Moving on to other cards, these two racing cards from the Maxx '91 set were included. I don't watch a lot of NASCAR but I have a general idea of some of the drivers. Both of these guys are legends in the sport. These are cool additions to my otherwise small racing collection.

Moving on now to the giant stack of baseball cards. First, there are these Expos cards. I always like it when Topps includes the Expos on modern cards. I keep telling myself I'm going to get more of those Highlight of the Year cards in general but I never do.

Some nice cards for my player collections of these four. The Robinson is a reprint so don't get excited thinking it's an original 1971. The Griffey card though is very nice with the Chrome style and the retro Bowman design.

Some modern Reds cards including a really cool Billy Hamilton card from not so cool 2016 Topps Opening Day. Mascot cards are always super fun. Strangely enough, one of the people in the office I work in is a mascot for the Reds and I think that he might actually be Mr. Redlegs.

Some old school Reds. Pete Rose may be a duplicate I think and the Tom Browning might be as well but I think the Eric Davis card is new to me. I really should catalog my cards.

This Johnny Bench card claims it's from 2002 Topps on it but I can't find a record of it anywhere. I'm guessing it's part of a legends insert or variation set? Did they do such things in 2002?

There was also a nice lot of Nolan Ryan cards, some of which I strangely didn't have yet. 

What I've shown so far is only about half of the cards from the header photo. The other half, the BBM cards from Japan, I'll cover in the upcoming days.

Thursday, February 21, 2019

2018 Topps Heritage High Number Hanger Box

I'll be honest, I'm not looking forward to Heritage as much this year as I was the last few years. The past two years, Topps has done well with both the 1968 design (2017) and the 1969 design (2018) and those happen to be two of my favorite 60s sets as well. So when I opened the package that Ryan from the Sumo Cards blog sent over and pulled this out, I was pretty excited. I won't show every card, but here are some highlights.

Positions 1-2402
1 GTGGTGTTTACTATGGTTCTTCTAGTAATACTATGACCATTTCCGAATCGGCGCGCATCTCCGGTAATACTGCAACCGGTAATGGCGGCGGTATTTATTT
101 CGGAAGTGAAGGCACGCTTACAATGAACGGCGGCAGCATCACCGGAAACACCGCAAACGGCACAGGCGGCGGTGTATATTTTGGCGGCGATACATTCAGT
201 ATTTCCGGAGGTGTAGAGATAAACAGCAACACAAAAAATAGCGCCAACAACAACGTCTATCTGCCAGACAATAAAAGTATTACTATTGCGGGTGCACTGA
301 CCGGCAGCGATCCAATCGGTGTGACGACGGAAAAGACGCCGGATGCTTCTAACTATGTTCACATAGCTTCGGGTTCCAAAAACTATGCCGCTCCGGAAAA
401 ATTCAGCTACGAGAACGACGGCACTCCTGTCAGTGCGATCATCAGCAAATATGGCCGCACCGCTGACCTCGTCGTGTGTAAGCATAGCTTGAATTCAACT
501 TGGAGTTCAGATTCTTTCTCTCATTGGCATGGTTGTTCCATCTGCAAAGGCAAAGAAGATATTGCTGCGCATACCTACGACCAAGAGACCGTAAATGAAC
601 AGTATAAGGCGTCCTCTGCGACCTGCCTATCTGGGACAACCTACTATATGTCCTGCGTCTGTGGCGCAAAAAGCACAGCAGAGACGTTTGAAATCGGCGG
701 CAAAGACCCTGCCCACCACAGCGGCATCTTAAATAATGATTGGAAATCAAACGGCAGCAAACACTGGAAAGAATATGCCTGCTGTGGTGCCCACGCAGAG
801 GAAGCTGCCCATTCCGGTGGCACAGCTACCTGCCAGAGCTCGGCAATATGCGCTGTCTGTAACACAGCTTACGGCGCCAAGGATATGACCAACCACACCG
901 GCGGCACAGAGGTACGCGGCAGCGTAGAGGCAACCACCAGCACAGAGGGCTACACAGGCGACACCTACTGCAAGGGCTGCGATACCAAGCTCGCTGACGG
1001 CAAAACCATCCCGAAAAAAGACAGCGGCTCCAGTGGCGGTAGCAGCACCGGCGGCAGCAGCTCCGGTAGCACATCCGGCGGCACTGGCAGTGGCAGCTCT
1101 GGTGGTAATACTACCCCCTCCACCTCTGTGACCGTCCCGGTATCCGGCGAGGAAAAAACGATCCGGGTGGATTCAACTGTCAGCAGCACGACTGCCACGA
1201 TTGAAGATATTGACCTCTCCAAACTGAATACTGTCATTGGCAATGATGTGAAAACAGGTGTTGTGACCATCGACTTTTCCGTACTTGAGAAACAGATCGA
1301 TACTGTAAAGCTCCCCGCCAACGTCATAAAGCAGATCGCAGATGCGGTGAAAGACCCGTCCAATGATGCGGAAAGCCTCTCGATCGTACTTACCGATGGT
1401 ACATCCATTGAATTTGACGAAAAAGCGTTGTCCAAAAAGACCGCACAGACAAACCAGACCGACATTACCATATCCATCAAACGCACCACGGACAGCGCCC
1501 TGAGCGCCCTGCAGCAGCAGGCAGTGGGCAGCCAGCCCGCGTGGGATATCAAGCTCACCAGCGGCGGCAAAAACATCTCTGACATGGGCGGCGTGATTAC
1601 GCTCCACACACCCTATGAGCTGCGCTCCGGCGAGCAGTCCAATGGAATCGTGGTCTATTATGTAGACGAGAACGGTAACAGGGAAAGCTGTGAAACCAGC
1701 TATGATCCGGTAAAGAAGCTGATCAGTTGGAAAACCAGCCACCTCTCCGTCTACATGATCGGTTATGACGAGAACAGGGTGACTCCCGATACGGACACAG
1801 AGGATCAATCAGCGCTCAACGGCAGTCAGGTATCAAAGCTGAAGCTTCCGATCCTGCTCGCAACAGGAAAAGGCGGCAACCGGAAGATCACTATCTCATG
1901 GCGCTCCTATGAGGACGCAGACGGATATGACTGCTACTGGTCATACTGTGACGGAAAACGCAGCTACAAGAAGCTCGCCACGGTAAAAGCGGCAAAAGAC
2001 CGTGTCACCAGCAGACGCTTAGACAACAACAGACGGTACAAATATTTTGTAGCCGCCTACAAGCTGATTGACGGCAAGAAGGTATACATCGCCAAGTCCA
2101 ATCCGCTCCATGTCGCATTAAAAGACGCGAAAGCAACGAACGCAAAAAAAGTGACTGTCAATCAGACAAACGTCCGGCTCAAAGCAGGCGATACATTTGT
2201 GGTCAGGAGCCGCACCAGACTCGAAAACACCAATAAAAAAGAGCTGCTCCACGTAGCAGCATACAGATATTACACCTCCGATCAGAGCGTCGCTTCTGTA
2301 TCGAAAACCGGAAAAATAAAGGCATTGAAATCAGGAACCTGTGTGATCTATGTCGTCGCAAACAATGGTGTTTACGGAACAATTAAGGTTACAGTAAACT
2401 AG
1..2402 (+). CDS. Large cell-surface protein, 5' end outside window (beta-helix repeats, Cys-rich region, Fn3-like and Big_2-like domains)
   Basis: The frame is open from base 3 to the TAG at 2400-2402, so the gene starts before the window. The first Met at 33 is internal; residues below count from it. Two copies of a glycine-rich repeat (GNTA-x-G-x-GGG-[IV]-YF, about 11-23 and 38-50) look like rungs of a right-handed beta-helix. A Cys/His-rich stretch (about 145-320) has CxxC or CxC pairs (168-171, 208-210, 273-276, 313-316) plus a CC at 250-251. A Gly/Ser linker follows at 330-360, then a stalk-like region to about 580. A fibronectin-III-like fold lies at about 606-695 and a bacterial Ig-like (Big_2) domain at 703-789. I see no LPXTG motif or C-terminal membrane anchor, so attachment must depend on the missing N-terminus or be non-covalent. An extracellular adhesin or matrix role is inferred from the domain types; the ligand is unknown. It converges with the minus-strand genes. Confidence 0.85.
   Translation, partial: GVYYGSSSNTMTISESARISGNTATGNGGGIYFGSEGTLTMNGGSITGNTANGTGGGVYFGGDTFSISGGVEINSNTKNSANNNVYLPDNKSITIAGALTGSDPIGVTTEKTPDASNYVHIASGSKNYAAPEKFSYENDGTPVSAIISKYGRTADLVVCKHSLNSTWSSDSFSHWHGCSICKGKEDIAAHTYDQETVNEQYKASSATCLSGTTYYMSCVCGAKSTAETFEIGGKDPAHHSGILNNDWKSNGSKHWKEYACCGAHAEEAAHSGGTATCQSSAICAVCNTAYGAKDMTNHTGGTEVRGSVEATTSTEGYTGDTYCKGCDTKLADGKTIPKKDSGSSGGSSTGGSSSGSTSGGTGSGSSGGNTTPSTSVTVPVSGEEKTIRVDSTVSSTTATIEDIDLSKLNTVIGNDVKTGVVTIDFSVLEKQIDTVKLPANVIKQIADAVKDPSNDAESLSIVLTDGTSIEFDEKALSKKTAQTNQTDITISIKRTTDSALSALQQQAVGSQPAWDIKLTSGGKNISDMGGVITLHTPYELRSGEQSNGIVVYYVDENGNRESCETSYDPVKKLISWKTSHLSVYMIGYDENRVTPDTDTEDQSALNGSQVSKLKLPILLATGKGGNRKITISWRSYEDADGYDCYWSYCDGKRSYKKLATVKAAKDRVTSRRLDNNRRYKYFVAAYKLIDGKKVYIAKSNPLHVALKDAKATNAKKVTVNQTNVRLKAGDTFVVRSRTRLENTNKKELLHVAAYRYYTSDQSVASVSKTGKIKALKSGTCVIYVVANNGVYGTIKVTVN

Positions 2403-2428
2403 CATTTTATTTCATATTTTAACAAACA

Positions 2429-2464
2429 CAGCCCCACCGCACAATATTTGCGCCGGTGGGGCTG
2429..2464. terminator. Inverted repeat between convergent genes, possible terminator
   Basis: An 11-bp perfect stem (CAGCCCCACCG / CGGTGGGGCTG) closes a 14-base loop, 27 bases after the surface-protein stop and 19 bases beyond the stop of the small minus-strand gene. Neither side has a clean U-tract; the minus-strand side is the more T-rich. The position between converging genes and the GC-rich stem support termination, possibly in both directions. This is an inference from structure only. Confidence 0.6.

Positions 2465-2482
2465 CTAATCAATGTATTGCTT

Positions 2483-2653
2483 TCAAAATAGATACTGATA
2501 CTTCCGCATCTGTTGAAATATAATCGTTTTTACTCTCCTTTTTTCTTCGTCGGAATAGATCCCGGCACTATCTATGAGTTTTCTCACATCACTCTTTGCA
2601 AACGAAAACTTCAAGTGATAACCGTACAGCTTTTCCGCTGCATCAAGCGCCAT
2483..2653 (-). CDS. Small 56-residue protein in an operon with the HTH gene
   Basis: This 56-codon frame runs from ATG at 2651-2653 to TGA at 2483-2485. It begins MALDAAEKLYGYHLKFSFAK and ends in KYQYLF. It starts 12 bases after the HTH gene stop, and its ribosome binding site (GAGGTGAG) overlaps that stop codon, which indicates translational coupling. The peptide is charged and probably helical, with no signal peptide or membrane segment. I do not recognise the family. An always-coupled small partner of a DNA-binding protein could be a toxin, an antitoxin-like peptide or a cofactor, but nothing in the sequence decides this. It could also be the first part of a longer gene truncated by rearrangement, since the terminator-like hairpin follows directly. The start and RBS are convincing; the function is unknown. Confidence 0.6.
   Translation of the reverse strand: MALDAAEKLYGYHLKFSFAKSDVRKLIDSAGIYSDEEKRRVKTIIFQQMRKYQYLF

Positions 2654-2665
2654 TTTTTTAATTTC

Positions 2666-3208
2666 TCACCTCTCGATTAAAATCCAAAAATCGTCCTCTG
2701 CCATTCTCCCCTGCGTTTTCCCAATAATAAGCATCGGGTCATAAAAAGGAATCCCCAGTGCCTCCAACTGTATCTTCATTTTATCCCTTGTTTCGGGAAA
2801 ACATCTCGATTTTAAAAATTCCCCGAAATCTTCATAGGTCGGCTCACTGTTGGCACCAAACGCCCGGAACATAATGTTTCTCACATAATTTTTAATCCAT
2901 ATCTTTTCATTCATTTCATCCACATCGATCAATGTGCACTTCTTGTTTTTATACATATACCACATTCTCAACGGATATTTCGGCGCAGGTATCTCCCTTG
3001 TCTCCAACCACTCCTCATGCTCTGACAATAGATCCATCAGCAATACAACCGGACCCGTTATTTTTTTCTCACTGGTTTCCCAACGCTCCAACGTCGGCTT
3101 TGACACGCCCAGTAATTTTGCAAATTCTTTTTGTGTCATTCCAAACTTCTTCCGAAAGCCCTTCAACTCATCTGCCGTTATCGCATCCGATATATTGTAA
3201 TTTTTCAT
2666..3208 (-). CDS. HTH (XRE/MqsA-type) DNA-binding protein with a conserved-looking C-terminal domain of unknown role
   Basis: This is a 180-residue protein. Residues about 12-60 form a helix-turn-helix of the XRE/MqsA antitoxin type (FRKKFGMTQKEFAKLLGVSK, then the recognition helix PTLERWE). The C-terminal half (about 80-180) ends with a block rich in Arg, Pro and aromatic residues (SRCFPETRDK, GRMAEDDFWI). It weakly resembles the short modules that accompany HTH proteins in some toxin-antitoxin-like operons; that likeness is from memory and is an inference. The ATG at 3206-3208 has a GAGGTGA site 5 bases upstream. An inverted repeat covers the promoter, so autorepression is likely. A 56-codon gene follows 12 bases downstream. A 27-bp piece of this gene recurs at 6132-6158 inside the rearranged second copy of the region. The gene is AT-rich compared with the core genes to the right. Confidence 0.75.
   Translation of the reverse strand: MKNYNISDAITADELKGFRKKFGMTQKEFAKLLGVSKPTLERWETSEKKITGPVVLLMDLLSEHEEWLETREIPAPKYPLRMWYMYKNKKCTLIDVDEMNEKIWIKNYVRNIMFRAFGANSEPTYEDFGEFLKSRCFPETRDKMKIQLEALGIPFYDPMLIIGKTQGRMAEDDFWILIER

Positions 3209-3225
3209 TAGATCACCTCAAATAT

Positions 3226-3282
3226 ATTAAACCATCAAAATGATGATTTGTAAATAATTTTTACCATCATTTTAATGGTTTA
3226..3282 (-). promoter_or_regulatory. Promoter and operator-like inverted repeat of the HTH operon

Todd Frazier was a great third baseman for the Reds and him winning the 2015 Home Run Derby when the Reds hosted the All-Star Game that year. Despite the Reds having to trade him off, I still enjoy watching him play when the Mets are on MLB Network so therefore I still get his cards. Speaking of fun players, you can't forget about Bartolo Colon, who is pretty much ageless. To my knowledge, he hasn't signed a contract with anyone for 2019 but is the last active major leaguer to have both played for the Expos and to have played in the 1990s.

Here are a couple interesting specimens. Miles Mikolas came from out of nowhere last season to lead the lead the NL with 18 wins and a .818 winning percentage. This was after he was out of the majors for four years and had appeared in 37 games total with the Padres and Rangers from 2012-2014. He finished 6th in Cy Young voting and made the All-Star Team last year. Gift Ngoepe is the first major leaguer from South Africa and made it into 13 games with the Blue Jays last year. He's currently in camp with the Phillies as a non-roster invitee.

I found it interesting that the photos in both of these Giants cards were taken at sunset. 

There were also a few cool inserts starting with this Ichiro. I'm glad to see he was featured as a member of the Mariners.

Also, there's this Freddie Freeman deckle edge style insert. This I really dig with the black and white photo. I always hear about insert sets like this and the Topps Super style inserts in Archives a few years back but I never pull any. I'm pretty happy to have this.

All in all, a pretty standard hanger box of cards but still it's Topps Heritage and I'm not going to complain too much.

Monday, February 18, 2019

Finally ... I Found 2019 Topps

Finally! I finally found some 2019 Topps! 

As I was in Target getting a box of Valentine's Day chocolate for my wife, I saw that 2019 Topps was in stock. Naturally, I couldn't help myself. I figured a hanger box and a few loose packs wouldn't hurt at all. I considered a blaster but I didn't want to go all in on one box, variety is the spice of life after all. I finally had some time to open these up this weekend